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GOP governors, Border Patrol union stand with Abbott in border battle with Biden

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(The Center Square) – Eagle Pass, Texas, takes center stage on Sunday as 14 governors join Gov. Greg Abbott to show solidarity against President Joe Biden’s border policies and support for states’ constitutional right to self-defense.

After the U.S. Supreme Court ruled last month that Border Patrol agents could destroy concertina wire barriers on state land near Eagle Pass, 25 governors said they would “stand with Texas.”

The ruling was issued in one of three lawsuits filed over Texas’ border security measures in the Eagle Pass area. City and county officials declared an emergency and issued disaster declarations there in response to an influx of illegal border crossers and crime.

“The Texas National Guard continues to hold the line in Eagle Pass,” Abbott said. “Texas will not back down from our efforts to secure the border in Biden’s absence.”

Abbott has invoked the self-defense clause of the U.S. Constitution, saying the president broke his constitutional compact with the states and Texas has a constitutional right to defend its border when the federal government won’t. Twenty-five governors agree, saying if the president “won’t defend us, states will have to defend themselves.”

More than half of them traveled to Texas to show their support. Those joining Abbott Sunday include Sarah Huckabee Sanders (Arkansas), Brian Kemp (Georgia), Brad Little (Idaho), Eric Holcomb (Indiana), Kim Reynolds (Iowa), Jeff Landry (Louisiana), Tate Reeves (Mississippi), Mike Parson (Missouri), Greg Gianforte (Montana), Jim Pillen (Nebraska), Chris Sununu (New Hampshire), Kristi Noem (South Dakota), Bill Lee (Tennessee) and Spencer Cox (Utah).

While no court has ordered Abbott to stop building concertina wire or other barriers, or take them down, the Biden administration demanded that Abbott instruct the Texas Military Department to relinquish control of Shelby Park, a park in Eagle Pass. Abbott, as commander in chief of the Texas military, ordered National Guard troops to take it over last month, arguing Border Patrol agents were facilitating illegal entry into Texas using the park as a staging ground to violate federal law.

The park is still blocked off, guardsmen are patrolling the river, and Texas Department of Public Safety troopers are continuing to apprehend illegal border crossers for violating state crimes. The Biden administration gave Abbott 24 hours to relinquish the park; that deadline came and went last week. The park is still under Abbott’s control.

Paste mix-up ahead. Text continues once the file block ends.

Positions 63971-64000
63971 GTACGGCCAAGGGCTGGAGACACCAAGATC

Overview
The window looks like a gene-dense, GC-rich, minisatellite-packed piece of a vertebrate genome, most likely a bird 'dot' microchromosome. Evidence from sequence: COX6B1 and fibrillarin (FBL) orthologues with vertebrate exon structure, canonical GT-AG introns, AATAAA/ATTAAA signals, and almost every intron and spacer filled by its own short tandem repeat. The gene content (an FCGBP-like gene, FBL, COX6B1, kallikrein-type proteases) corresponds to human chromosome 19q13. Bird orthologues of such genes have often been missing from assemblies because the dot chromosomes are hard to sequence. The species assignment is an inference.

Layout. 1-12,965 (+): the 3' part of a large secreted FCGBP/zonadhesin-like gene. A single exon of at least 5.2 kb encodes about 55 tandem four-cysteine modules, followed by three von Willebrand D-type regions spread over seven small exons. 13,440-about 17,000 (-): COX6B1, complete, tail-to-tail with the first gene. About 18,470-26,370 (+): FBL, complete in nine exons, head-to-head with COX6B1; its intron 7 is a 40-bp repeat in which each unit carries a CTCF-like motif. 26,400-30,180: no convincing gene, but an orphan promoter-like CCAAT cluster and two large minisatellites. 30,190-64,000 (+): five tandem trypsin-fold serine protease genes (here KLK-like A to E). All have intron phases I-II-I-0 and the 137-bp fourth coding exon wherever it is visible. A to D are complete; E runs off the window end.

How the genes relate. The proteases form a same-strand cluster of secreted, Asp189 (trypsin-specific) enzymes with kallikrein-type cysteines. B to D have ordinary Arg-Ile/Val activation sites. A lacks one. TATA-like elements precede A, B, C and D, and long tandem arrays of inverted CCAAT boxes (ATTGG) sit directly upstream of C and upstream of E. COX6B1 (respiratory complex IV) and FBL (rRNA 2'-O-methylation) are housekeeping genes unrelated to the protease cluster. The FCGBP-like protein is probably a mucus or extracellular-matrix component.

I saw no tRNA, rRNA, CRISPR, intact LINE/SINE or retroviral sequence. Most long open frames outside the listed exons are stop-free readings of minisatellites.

While some Democrats have called on the president to federalize Texas troops or order their arrest, a constitutional law expert has suggested that Congress review if intentionally pulling troops out of Abbott’s chain of command constitutes an impeachable offense.

The union representing Border Patrol agents also said agents will not arrest Texas National Guardsmen “for following their LAWFUL orders. That’s fake news.” It also said agents and guardsmen “work together and respect each other’s jobs. Period.”

“Lawful orders, no matter how unpopular or distasteful amongst rank-and-file agents, must be followed,” it added. “Unlawful orders (as determined by competent legal counsel and not what some outhouse lawyer behind a keyboard says) will not be followed.”

Border Patrol agents “appreciate and respect” Texas’ efforts, the union said, “in the midst of this catastrophe that the Biden Admin has unleashed on America. We want to be perfectly clear, there is no fight between rank-and-file Border Patrol agents and the Texas National Guard, Gov. Abbott, or Texas DPS. It may make flashy headlines, but it simply isn’t true.”

The union also said Abbott’s policies are working. In December, there were 72,000 arrests in the Del Rio CBP Sector, which includes Eagle Pass. In January, after the Shelby Park seizure by Texas National Guard, arrests dropped to 16,000.

“Enforcement works. Take note Biden Admin,” the union said.

While no other Texas governor has had 25 governors come to his aid in modern history, Texas has received national and international aid before. Nearly 190 years ago, men came from what are now 22 states and five countries to fight for Texas independence who died at the Alamo. They also came from what are now 26 states and 13 countries to help win the Battle of San Jacinto.

The Shelby Park stand-off, some argue, is analogous to a significant event in Texas history, Texas’ “come and take it” moment, which sparked the Texas Revolution. The same phrase was used in the Revolutionary War by Col. John McIntosh at Georgia’s Fort Morris in 1778 against the British.

In September 1835, the Mexican dictator, General Antonio López de Santa Anna, ordered early Texas settlers living in what is now DeWitt County to surrender a small cannon that had been used to deter Indian war party attacks. They responded, “come and take it.”

Roughly 150 Mexican troops were sent to retrieve it. On Sept. 29, 1835, 18 Gonzales men held them off for two days. On Oct. 2, 1835, the first shots fired in the Texas Revolution came from the Gonzales cannon. Those fighting waved a white flag with a black cannon and single star, saying, “COME AND TAKE IT.” The Mexicans were forced to retreat and would eventually be defeated six months later.

While none of more than 50 Texas counties that have declared an invasion have embraced a fringe secessionist ideology, the phrase “come and take it” is synonymous with Texas independence and state’s rights. Many Texans, including state lawmakers, have told the federal government to “come and cut it,” in defiance of the Supreme Court ruling. In the meantime, Abbott is continuing to fortify concertina wire barriers with the support of half of U.S. governors.